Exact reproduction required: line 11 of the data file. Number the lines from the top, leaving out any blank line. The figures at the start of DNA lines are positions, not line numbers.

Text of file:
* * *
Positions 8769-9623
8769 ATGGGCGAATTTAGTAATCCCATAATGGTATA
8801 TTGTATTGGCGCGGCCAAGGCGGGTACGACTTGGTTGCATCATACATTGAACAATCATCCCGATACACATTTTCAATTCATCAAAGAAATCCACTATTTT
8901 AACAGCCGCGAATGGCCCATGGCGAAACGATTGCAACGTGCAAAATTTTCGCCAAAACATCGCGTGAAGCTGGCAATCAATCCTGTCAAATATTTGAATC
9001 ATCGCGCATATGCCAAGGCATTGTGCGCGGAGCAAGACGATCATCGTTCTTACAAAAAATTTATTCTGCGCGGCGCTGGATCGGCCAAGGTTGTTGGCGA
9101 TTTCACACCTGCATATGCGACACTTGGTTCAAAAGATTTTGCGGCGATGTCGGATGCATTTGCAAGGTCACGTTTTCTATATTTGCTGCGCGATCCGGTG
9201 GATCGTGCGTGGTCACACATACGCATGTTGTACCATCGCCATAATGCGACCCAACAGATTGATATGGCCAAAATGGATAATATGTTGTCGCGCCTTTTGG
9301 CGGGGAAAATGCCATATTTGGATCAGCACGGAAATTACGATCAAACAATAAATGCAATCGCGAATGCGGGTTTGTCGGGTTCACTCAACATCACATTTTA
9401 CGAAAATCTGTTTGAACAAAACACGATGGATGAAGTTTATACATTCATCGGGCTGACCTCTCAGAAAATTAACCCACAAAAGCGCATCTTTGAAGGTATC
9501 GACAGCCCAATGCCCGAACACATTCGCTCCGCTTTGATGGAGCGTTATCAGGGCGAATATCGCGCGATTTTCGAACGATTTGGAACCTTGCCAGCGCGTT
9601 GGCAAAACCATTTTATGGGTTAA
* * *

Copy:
9601 GGCAAAACCATTTTATGGGTTAA